By | 20th May 2012

An introduction of Computerized Patient Administration System to the Health Care Organizations is no doubt a revolutionary success. It has been destined to play a crucial role in health care delivery to the patients, to streamline the information flow within the organizations and to control the cost and time in services provided 1 . Flexibility in content and use, integration and adaptability to change are key requirements for successful CPAS 2 . Still yet, its implementation requires commitment of the management, whether it is a small practice or a large healthcare institution. “No matter which strategy the management decides to adopt, enthusiastic initiators are few and majority of future users still needs to be motivated” 2 .

Quality care involves informed decision making, which depends on the quality of information provided to the carer. It is therefore important that reliable and sufficient information is accessible where and when it is needed 2 . However hard institutions try to improve systems and make information more accessible, there will also be individuals who abuse the system. Security and confidentiality of data are of paramount importance to protect the patients from having incorrect data held and to protect them from having data made public 3 .

The UK has had its share in failed IT systems, wasted millions and disciplinary hearings 17 . The computer industry has grown by displaying its products as necessary for effective health care. Until this is demonstrated by experience and sound research, skepticism is required. The errors will continue to be replicated until the distinctive character of hospital information systems is acknowledged and properly designed evaluation is built into all contracts at the beginning 17 .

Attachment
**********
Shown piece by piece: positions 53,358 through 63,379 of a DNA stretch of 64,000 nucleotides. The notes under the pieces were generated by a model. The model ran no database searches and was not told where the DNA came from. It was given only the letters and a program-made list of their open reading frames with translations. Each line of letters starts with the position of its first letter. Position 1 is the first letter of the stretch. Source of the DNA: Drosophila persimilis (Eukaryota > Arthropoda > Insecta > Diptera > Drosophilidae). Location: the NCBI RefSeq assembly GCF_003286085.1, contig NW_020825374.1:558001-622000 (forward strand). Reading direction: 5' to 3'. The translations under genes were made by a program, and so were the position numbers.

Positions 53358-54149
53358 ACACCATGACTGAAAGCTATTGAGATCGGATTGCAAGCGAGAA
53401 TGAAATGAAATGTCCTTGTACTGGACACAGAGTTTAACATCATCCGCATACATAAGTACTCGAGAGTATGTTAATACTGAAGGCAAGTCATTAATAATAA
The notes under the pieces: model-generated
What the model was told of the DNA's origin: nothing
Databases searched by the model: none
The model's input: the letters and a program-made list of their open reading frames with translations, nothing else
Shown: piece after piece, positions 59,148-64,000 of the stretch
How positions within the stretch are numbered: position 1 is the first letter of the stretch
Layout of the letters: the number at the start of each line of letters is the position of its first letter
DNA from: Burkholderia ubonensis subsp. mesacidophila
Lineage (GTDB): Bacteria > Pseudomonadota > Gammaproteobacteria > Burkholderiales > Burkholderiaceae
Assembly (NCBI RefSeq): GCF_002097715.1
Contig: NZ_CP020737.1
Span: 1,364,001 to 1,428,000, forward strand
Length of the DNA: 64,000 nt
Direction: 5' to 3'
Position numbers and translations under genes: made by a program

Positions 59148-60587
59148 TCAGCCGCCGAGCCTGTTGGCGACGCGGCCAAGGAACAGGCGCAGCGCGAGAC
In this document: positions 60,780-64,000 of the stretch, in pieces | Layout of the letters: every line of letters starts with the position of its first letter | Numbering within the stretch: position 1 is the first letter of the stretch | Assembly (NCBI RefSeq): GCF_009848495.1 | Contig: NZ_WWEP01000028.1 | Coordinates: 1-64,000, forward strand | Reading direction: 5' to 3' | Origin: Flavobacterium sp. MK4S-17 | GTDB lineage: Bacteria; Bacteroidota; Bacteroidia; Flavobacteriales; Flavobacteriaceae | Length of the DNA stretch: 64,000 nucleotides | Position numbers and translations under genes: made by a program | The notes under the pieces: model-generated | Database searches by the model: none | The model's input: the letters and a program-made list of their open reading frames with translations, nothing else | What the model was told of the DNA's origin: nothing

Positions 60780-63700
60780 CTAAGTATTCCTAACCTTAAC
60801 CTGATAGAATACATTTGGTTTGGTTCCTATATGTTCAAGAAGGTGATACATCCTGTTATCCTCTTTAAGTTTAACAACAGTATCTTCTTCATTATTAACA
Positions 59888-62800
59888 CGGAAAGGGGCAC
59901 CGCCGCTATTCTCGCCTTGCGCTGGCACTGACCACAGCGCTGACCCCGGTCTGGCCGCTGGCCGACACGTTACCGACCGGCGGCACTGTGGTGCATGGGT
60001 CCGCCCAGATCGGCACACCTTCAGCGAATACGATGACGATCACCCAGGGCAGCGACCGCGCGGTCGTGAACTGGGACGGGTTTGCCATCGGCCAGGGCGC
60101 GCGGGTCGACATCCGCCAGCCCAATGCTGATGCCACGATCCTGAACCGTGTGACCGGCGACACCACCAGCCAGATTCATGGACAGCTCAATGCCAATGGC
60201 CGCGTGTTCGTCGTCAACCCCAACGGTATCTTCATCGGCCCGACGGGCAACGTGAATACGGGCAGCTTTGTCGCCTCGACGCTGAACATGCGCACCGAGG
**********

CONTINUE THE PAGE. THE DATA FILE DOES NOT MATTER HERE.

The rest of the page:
The idea behind CPAS is a move towards a population-based approach to health care, in which diagnoses and clinical risk strata group patients. The ultimate aim is to see integrated patient records in GP practices and health centers, electronic transmission of prescriptions between GPs and pharmacists, all primary care staff connected to NHSnet, and electronic clinical communication to support booking of in-patient appointments from the GP surgery, faster test results, protocol-based referrals and timely discharge information 9 .

If health care is a business and good patient health results are the measure of success than the continued dedication towards the improvement of CPAS can only be of benefit to all concerned 5 .

  1. Introduction

  2. The dimensions of the change in the UK

  3. The implications of this change

  4. Conclusion

  5. References